“It’s so strange,” Rudy Jean Rigg says, reflecting on how trans people in sport has become the focus of this election.

“I just live my life. I’ve experienced transphobia, of course. And I do find myself in situations where I am having to advocate for myself, as do most trans and gender diverse people in their day-to-day lives. But, you know, like I said, I’m just living my life, and to me, it’s very odd and peculiar that a country’s election is about my existence.”

Rigg, host of Rainbow History Class, grew up in the western suburbs of Melbourne in a family where sports was part of everyday life.

Rigg’s grandmother started Australia’s first badminton school in 1975, and he has been playing since he was two up until he turned 21.

‘If Sport is the Thing That Brings This Country Together, Shouldn’t We All be Able to Play?’

“When I was 21, I stopped playing because I was affirming my gender, and for people like me, sport kinda ends there. I’d like to see if we can change that,” he says.

This host, presenter, writer, director, collaborator, and lover of hot chips is currently working on TransAthletica with his friend, the co-creator and writer of Rainbow History Class, Hannah McElhinney. The two found each other through the “wonderful serendipity of the internet, Rigg said, beaming.”

Coming out on TikTok in June, TransAthletica is a 15 part documentary series that focuses on trans inclusion in sport and highlights the experiences and barriers that trans people face trying to participate in sport. 

Rigg believes, “If sport is the thing that brings this country together, shouldn’t we all be able to play?”

Rainbow History Class

Speaking of the impetus for developing Rainbow History Class, he said, “I’ve had a lifelong passion for history. I did a lot of history in high school while I was coming to terms with my identity. And to be really honest, I suppose there was kind of that disconnect between the passions of my life and then my sexuality and my gender identity.”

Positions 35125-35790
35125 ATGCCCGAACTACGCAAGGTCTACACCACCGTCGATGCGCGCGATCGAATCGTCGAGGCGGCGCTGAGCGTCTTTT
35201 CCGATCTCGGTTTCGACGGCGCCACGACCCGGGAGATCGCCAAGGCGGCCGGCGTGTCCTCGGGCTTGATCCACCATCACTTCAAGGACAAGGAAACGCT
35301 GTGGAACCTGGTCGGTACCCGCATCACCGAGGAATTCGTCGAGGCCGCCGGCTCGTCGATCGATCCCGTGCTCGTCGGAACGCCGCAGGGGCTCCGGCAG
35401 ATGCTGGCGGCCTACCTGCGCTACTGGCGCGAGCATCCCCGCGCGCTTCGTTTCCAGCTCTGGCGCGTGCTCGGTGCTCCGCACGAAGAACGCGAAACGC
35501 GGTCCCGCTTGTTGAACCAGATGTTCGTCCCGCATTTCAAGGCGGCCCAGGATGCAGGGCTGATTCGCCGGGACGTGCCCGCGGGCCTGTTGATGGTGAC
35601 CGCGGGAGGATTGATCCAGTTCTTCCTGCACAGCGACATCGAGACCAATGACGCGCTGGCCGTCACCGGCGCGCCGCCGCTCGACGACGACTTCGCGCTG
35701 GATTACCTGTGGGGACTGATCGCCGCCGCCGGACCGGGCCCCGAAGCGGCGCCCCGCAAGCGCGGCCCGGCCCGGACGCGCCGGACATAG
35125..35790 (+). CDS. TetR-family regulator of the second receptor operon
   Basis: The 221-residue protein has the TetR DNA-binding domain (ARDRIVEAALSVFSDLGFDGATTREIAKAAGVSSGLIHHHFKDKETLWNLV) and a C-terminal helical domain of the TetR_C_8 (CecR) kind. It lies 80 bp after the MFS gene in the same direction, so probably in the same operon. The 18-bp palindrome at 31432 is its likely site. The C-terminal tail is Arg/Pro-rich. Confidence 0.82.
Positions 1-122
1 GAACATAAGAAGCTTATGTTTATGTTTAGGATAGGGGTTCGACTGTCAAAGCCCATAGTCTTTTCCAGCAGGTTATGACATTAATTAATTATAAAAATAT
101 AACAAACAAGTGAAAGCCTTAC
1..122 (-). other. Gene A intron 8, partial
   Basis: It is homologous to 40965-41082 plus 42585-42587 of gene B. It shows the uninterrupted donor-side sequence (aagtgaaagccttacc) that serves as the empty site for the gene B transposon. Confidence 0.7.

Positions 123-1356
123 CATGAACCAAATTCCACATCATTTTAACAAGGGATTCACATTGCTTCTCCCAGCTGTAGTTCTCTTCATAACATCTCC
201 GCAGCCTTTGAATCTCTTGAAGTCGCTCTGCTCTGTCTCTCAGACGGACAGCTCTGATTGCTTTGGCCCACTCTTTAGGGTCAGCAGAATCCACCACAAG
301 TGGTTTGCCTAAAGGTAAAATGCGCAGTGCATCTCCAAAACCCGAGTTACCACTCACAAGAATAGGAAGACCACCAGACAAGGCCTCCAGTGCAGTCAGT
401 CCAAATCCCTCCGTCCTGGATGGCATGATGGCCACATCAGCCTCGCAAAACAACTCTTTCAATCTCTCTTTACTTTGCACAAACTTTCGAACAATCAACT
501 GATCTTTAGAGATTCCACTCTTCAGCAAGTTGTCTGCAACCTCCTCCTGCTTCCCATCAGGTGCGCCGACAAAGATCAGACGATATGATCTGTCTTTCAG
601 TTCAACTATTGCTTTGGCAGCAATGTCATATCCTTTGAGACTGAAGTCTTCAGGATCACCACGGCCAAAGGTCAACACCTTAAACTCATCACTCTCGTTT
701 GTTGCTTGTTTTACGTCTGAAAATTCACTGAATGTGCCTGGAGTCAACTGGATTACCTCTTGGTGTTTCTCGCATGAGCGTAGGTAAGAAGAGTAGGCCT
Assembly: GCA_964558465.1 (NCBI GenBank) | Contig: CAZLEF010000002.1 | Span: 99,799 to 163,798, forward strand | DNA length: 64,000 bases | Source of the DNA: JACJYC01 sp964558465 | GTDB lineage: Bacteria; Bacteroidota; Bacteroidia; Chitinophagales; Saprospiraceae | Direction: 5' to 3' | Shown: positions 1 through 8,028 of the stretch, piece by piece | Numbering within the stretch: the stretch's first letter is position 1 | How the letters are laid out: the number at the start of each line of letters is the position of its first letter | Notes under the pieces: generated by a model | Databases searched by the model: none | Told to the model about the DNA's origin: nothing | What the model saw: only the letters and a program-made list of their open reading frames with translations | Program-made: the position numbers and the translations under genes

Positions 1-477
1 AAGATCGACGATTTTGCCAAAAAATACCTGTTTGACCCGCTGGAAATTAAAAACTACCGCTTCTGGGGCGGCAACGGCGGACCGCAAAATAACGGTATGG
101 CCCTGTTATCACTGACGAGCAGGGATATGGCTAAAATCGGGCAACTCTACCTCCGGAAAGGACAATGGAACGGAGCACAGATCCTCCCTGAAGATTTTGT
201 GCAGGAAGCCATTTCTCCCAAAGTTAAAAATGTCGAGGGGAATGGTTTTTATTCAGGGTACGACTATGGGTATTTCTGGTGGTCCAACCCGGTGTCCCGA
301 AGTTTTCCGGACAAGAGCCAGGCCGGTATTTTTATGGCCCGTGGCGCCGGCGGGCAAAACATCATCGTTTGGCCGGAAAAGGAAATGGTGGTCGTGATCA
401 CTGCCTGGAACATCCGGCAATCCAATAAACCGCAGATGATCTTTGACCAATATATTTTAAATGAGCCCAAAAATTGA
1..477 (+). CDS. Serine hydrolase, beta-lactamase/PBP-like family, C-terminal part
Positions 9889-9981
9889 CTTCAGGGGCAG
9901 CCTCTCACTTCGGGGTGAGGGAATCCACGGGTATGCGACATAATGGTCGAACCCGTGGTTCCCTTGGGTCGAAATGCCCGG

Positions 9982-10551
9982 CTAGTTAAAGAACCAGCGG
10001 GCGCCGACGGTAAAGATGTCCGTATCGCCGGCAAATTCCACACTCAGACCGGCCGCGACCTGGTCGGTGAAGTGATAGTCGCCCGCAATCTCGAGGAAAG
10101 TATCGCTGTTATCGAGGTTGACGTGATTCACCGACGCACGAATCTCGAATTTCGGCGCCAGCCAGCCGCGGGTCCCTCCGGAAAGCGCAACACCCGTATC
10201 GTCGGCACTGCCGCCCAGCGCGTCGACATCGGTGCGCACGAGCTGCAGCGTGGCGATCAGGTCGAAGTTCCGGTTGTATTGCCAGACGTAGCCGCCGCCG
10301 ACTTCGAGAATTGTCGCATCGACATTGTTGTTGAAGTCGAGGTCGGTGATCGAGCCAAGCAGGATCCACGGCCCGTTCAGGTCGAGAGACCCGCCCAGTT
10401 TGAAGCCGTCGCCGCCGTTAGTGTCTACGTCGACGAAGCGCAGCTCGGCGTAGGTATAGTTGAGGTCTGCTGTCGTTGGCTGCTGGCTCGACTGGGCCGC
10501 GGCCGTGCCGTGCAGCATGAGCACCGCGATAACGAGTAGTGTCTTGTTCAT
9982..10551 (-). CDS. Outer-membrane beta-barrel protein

He continued, “And it was really when Rainbow History Class was started that those two parts of, I guess, my life, came together. And from day one, it was just like a kind of a penny drop moment. And I was like, oh my goodness, like it just kind of formed that passion within me”.

Rigg hopes that when it comes to queer history, people understand that queer people have “been well, everywhere, forever. 

“We have modern concepts of sexuality and gender. But we have been here forever. And you know, we’re not going anywhere.”

When asked about his favourite historical concept, he says, without skipping a beat, the concept that “binary gender was really only widespread after colonisation.”

“A lot of pre-colonial indigenous cultures had more than just, you know, male and female. They had [multiple] genders,” he added.

‘Coming Out is For You. It’s Always For You and You Should Never Come Out For Other People’

Around the time of the Marriage Equality Postal Survey in late 2017, Rigg was coming to terms with his own gender diversity. 

“I knew I was trans when I was, well, I didn’t have the language for it, but I knew when I was about 14 or 15.”

Rigg came out as “not straight” at 12 and was very close to coming out as trans when he was 16 but he says, “for a variety of reasons, one at the time, being my participation in sport, I did not come out as trans.  I was in denial. I was ashamed.”

“And then [the] marriage equality plebiscite came around, and I was in a different part of my life at that point in time, and it did get me thinking again.” 

To people in the process of coming out, he has a message:

“Coming out is for you. It’s always for you, and you should never come out for other people. It has to be on your terms. It has to be for you. And you are allowed all the time in the world. But at the end of the day, it’s just for you.”

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